a raincloud, a goddess, the Great Goddess?
A verse from the Kalika Purana,1 a Sanskrit work compiled about one thousand years ago.|
The "kali" in this verse is a feminine word related to the masculine "kala" meaning "dark" or "time".
The feminine "kali" appears in India's literature in a range of senses. For instance, a dark raincloud can be called a "kali".2
There is also a Kali who is a fighting goddess, one of a group of goddesses who defeat armies of demons. Their victory is described in a very
|well known work called the Devi Mahatmya, part of the Markandeya Purana, written around 1500 years ago. |
The Devi Mahatmya also declares that the goddesses are actually forms of one great Goddess, the Mahadevi, whom it calls Yoga Nidra (mystic sleep) and Mahamaya. Maya is the principle of limitation which gives form to the world. Another name of this Mahadevi is Mahakali, that is, "Great Kali".3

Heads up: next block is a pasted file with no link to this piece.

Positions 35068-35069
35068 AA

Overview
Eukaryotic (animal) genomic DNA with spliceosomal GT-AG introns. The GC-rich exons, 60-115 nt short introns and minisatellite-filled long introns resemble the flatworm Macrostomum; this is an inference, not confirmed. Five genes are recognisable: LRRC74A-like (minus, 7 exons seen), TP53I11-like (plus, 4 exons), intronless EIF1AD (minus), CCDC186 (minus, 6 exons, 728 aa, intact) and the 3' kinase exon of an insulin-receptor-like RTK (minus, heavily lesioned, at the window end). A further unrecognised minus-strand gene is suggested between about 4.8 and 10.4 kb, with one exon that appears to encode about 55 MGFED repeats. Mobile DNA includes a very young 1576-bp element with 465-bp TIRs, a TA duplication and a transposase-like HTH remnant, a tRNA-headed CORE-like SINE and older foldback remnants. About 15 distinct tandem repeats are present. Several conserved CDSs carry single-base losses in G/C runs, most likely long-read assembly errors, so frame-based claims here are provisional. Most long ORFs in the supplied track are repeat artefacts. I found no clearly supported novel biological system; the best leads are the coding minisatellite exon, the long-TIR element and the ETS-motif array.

When the Kalika Purana speaks of "Kali Mahamaya Yoganidra", it is referring to the same Great Goddess.
"Daksha's daughter" is Sati. "The daughter of the mountain" is Parvati. The Kalika Purana explains in
|detail how Kali has incarnated in these two forms, and has enchanted the tranquil Lord Shiva into passion and partnership.
1from Tarkaratna, Pancanana (ed); Kalikapuranam [Sanskrit in Bengali script with Bengali translation]; Navabharat Publishers, Kalikata, 1977. Chapter 44, verse 54.
2this meaning is mentioned in V.S.Apte; The Students Sanskrit-English Dictionary; Motilal Banarsidass, Delhi, 1970.
3the reference to Mahakali is at chapter 12 verse 38 of Jagadiswarananda (ed); Devi Mahatmyam [Sanskrit text and English translation]; Sri Ramakrishna Math, Madras, 1953.